Today, the country experiences annual increases in tourists that would only have been possible over a six or seven-year period in the past, with Malta expected to welcome 3 million tourists by the end of the year. 

6. Transport and infrastructure

Muscat said the investment being made in infrastructure was there for all to see, with projects like the Marsa junction and Central Link in Attard set to improve air quality and traffic congestion.

Turning to public transport, Muscat recalled how a reform of the system by the last PN government had led to “strikes and chaos”. The previous administration had come up with plans that were not studied and recalled Malta’s experience with the infamous bendy busses. 

“I am not saying the current system is perfect but it is much much better than what we had.”

The government was now looking to be in a situation where public transport on the island was free for all.  

7. Government finances

Muscat said that his government intended to raise a generation of Maltese people that don’t know what the meaning of the word deficit.

“Ten years ago we didn’t know what a surplus was. If you mentioned surplus to people, they would ask what it was. Deficit, that’s the word everyone knew the meaning of,” Muscat said.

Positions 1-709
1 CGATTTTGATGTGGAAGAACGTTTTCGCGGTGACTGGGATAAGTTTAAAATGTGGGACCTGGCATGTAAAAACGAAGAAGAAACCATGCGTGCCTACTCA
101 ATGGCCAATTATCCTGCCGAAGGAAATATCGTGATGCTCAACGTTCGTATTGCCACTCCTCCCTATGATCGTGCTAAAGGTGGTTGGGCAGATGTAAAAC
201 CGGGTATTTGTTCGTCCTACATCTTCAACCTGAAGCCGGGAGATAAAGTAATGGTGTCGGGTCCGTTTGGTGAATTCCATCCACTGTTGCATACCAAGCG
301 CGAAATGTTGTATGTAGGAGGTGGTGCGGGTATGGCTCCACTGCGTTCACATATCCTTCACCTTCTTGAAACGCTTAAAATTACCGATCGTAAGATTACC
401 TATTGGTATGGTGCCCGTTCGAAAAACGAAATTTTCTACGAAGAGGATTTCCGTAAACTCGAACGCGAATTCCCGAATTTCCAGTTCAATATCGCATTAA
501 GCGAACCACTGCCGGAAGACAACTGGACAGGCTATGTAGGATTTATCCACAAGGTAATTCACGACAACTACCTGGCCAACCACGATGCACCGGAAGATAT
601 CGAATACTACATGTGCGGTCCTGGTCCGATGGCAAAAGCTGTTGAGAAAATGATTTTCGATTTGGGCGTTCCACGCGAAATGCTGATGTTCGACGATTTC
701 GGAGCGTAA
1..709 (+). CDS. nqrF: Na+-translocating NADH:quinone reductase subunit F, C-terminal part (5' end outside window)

Not only had government succeeded in registering a surplus, Muscat said, but it had also done so while reducing taxes every year.

8. Civil rights and equality

“Ten years ago we were a country without divroce” Musact said, recalling just how much of a taboo it was to speak about it, especially on a political level. 

He said that Malta went from being a country that didn’t recognize same-sex couples to among the best in the world of matter of equality.

“Today you have the right to marry the person you love. Its simple. Before the government used to enter the bedroom and judge you on a moral level. Today the government doesn’t enter people’s private lives.”

9. Healthcare

Out-of-stock medicines have gone from being the norm to an exception, Muscat insisted. “Today if there is at least one medicine which is out-of-stock you’ll find it in the papers.”

This issue, he said, was something that had a big effect on the lives of people that depended on these medicines, especially pensioners.

10. Gozo

Turning to Gozo, Muscat said that ten years ago not a single cent would be invested in Gozo.

“Today you don’t have to go further than the Gozo General Hospital because you can see how a new hospital as well as a new medical school are being built.”